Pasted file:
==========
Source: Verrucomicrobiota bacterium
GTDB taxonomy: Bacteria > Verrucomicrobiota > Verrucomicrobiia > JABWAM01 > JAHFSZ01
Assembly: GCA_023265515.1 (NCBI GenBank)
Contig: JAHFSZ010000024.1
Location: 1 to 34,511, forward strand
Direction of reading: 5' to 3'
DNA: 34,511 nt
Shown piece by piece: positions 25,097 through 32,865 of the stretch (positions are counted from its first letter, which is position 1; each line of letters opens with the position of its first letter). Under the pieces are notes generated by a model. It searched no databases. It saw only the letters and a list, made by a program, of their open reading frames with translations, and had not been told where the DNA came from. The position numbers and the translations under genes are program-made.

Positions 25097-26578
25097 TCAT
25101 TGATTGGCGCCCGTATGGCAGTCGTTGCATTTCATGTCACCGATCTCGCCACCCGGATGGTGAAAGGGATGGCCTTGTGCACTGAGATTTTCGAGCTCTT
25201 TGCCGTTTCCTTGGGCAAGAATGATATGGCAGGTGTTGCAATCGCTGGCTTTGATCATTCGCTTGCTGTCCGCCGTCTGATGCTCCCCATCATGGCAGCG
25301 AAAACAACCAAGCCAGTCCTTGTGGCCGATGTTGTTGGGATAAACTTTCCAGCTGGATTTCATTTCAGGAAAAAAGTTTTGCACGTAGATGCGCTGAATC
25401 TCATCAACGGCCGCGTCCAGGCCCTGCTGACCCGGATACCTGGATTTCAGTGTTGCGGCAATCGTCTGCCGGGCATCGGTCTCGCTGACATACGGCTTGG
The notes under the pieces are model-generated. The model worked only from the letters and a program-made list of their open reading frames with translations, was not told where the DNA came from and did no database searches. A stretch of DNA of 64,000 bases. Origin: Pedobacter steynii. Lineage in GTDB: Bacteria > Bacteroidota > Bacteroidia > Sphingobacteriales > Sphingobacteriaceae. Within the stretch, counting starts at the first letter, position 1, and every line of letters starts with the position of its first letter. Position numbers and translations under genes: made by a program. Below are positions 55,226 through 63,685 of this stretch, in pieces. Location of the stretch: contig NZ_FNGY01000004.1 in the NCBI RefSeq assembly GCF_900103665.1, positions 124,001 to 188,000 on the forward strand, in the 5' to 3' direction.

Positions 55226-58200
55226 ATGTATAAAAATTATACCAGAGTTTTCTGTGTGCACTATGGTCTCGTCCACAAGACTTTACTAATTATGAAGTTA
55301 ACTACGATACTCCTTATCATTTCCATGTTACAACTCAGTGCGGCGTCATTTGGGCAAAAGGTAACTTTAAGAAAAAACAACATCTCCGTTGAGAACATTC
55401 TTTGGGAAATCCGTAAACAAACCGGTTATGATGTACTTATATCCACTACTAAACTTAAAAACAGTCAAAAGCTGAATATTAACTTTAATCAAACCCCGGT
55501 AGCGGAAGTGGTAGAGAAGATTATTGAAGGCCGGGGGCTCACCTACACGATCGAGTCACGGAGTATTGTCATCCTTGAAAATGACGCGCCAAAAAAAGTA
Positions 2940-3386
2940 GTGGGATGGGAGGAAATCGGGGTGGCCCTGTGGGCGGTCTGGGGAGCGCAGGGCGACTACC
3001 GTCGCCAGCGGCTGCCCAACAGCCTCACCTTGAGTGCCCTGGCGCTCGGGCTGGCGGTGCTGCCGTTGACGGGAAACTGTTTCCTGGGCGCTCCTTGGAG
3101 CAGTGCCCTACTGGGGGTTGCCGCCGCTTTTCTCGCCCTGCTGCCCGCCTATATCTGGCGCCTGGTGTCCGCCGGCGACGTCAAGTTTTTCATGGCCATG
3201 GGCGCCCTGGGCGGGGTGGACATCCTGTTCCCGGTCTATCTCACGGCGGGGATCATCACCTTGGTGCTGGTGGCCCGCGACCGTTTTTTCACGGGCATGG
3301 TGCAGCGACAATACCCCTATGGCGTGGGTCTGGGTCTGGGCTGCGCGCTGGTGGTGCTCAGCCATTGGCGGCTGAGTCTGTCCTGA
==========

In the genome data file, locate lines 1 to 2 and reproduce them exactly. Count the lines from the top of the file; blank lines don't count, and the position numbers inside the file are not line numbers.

Source: Verrucomicrobiota bacterium
GTDB taxonomy: Bacteria > Verrucomicrobiota > Verrucomicrobiia > JABWAM01 > JAHFSZ01